Growing up as a child in Hyderabad, watching news of curfew being imposed onDoordarshan, was a favourite pastime, for one of our Mathematics teachers would invariably have to skip showing up to work. Curfew in Hyderabad those days meant there was always the outside chance of either school being closed or a free period. The incidents of communal rioting in Hyderabad were not funny anymore as we grew up to come to terms with its grim reality in the early 1990s. During the 1990 violence another Mathematics teacher was booked under the Terrorist and Disruptive Activities (Prevention) Act and put away without bail, for the only crime of being a Hindu in his twenties in an area of the old city that saw violence against Muslims.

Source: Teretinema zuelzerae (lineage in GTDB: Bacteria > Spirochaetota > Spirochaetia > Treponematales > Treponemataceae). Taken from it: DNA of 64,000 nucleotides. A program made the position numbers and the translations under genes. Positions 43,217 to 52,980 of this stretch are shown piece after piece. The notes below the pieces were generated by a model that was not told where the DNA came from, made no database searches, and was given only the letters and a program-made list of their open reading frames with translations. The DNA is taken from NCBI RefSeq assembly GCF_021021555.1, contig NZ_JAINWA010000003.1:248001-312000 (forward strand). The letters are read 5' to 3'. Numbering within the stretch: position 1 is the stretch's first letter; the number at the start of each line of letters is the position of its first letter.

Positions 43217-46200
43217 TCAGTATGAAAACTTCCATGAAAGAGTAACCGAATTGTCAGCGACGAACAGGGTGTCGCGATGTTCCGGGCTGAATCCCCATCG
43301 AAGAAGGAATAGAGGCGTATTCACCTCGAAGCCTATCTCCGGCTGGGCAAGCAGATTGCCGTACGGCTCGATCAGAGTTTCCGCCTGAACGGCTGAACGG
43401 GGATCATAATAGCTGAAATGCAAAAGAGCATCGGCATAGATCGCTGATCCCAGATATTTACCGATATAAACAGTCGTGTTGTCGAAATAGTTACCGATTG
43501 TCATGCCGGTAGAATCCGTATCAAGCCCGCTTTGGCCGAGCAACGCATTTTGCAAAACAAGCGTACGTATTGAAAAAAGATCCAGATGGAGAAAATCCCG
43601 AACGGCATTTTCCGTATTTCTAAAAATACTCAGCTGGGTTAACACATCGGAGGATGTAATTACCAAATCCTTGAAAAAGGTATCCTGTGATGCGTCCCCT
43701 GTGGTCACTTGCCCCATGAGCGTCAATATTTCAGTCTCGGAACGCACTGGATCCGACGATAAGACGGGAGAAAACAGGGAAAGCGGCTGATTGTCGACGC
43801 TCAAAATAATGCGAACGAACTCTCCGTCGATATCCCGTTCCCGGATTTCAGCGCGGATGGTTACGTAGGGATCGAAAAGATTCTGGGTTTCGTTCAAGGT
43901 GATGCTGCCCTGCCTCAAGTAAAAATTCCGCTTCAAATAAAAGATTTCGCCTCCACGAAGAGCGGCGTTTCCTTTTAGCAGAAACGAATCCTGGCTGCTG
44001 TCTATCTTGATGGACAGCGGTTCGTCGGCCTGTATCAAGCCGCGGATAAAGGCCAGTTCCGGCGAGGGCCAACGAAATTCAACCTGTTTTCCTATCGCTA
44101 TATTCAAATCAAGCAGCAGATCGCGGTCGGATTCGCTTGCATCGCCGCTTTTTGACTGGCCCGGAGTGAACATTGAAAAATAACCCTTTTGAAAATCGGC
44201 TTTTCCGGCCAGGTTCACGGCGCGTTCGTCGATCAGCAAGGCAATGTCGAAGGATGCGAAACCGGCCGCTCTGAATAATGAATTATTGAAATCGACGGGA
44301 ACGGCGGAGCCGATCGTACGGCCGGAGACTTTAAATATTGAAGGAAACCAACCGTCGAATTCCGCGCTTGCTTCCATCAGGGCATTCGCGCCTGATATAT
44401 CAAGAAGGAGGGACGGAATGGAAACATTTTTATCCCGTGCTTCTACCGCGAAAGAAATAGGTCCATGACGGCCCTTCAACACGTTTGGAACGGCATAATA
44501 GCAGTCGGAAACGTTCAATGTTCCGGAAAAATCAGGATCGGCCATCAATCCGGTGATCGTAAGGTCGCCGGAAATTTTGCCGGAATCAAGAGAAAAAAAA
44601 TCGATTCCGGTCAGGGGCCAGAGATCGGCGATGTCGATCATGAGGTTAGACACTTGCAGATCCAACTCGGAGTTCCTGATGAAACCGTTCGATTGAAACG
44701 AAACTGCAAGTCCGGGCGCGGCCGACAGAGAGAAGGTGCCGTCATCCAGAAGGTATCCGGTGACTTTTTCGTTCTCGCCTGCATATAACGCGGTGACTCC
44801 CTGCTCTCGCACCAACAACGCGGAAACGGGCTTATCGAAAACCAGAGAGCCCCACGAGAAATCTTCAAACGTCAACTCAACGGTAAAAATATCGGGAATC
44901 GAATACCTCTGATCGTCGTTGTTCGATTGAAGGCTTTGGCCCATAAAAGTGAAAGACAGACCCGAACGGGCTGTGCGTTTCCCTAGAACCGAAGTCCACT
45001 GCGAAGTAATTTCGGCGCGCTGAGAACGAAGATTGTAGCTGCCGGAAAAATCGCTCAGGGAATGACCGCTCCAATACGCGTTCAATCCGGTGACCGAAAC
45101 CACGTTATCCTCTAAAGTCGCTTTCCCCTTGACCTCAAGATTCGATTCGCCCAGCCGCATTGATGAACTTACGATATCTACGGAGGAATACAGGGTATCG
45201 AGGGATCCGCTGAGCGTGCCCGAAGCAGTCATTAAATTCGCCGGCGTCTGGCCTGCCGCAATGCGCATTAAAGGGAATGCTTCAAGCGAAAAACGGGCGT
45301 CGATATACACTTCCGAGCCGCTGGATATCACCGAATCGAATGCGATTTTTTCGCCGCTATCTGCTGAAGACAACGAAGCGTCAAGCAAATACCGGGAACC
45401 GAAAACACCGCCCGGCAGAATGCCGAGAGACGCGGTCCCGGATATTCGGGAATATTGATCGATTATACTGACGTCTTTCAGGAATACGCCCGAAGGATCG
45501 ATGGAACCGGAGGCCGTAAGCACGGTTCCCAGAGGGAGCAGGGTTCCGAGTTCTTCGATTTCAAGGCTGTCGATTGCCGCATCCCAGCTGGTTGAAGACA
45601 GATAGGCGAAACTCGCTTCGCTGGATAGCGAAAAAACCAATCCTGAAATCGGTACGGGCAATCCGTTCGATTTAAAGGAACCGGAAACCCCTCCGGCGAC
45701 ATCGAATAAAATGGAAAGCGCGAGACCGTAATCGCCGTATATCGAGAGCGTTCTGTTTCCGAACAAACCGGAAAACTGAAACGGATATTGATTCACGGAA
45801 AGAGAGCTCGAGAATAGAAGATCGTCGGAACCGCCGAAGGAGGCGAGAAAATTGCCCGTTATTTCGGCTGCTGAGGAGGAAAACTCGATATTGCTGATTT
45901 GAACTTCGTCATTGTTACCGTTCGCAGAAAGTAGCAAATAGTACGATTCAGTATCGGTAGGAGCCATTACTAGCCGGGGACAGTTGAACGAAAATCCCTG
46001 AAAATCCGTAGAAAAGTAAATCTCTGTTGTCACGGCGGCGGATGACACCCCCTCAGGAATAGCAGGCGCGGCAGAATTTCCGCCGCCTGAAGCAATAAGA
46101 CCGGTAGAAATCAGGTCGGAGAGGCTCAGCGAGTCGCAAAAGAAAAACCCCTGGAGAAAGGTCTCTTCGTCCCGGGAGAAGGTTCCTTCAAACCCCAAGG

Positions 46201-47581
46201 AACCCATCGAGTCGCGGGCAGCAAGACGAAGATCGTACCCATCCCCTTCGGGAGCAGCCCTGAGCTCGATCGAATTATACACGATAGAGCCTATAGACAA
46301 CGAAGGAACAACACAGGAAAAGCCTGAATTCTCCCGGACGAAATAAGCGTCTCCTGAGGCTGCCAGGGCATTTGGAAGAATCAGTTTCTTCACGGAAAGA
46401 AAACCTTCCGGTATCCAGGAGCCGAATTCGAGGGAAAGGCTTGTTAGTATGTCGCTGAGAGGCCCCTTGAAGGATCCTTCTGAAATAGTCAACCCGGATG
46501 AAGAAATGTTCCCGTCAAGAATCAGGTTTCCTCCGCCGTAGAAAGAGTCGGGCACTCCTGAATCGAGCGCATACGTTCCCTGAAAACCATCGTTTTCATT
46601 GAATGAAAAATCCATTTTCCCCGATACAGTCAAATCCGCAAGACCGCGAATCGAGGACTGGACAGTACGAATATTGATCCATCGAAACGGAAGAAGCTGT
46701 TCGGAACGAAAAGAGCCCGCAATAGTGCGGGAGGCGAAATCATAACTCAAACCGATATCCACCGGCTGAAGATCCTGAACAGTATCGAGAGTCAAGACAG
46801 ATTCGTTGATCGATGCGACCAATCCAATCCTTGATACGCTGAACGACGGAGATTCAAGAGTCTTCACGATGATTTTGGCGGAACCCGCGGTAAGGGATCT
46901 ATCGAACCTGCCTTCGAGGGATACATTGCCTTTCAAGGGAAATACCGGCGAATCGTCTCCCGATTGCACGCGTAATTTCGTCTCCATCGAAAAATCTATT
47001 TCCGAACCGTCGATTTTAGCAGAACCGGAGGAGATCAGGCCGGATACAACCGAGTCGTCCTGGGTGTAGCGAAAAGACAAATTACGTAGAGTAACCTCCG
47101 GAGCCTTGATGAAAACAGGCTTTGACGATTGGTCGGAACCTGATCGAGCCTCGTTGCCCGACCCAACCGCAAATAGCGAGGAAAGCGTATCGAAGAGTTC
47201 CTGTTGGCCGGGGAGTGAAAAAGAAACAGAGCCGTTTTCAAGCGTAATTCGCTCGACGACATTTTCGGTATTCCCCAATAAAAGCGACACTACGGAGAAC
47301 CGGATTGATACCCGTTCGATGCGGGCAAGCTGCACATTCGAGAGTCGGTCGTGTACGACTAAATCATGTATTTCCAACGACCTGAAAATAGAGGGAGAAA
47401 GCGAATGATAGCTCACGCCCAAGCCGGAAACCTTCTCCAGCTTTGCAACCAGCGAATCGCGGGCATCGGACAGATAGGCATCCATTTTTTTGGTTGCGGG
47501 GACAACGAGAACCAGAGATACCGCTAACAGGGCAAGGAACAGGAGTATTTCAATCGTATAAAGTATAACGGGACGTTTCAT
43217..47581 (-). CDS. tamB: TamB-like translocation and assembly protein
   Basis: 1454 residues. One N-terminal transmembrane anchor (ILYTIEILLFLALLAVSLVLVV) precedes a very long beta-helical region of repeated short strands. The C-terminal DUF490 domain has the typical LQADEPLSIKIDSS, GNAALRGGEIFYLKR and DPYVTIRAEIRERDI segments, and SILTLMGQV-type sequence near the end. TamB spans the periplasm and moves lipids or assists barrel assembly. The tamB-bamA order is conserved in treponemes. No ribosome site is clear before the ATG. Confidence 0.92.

Hyderabad once again in the past week saw deliberately provoked incidents of communal violence. Some have attempted to attribute it to VHP leader Pravin Togadia’s earlier presence in that city, which in the opinion of this columnist is a naïve and superficial reading of the dynamics that are shaping up in Andhra Pradesh. The State once again is witness to a weak Congress Chief Minister with no real base. There are a number of powerful lobbies of current and former Congressmen that have been at the receiving end of a variety of court and CBI interventions with their commercial interests around Hyderabad and political interests elsewhere under threat. Last but not the least there is a new political dynamic that is emerging that is unsettling many from the Majlis-e-Ittehadul Muslimeen to the Telangana Rashtra Samithi.